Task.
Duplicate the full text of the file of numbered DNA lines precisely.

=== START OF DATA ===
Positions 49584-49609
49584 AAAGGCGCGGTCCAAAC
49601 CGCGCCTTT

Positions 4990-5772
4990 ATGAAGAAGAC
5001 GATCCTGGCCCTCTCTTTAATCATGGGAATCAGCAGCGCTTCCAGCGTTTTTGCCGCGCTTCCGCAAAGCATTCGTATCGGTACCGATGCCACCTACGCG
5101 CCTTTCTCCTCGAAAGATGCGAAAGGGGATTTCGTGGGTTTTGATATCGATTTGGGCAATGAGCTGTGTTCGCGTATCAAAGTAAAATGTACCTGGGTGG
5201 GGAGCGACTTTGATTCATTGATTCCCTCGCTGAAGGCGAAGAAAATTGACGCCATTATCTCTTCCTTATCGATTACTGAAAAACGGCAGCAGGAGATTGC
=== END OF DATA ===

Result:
Positions 49584-49609
49584 AAAGGCGCGGTCCAAAC
49601 CGCGCCTTT

Positions 4990-5772
4990 ATGAAGAAGAC
5001 GATCCTGGCCCTCTCTTTAATCATGGGAATCAGCAGCGCTTCCAGCGTTTTTGCCGCGCTTCCGCAAAGCATTCGTATCGGTACCGATGCCACCTACGCG
5101 CCTTTCTCCTCGAAAGATGCGAAAGGGGATTTCGTGGGTTTTGATATCGATTTGGGCAATGAGCTGTGTTCGCGTATCAAAGTAAAATGTACCTGGGTGG
5201 GGAGCGACTTTGATTCATTGATTCCCTCGCTGAAGGCGAAGAAAATTGACGCCATTATCTCTTCCTTATCGATTACTGAAAAACGGCAGCAGGAGATTGC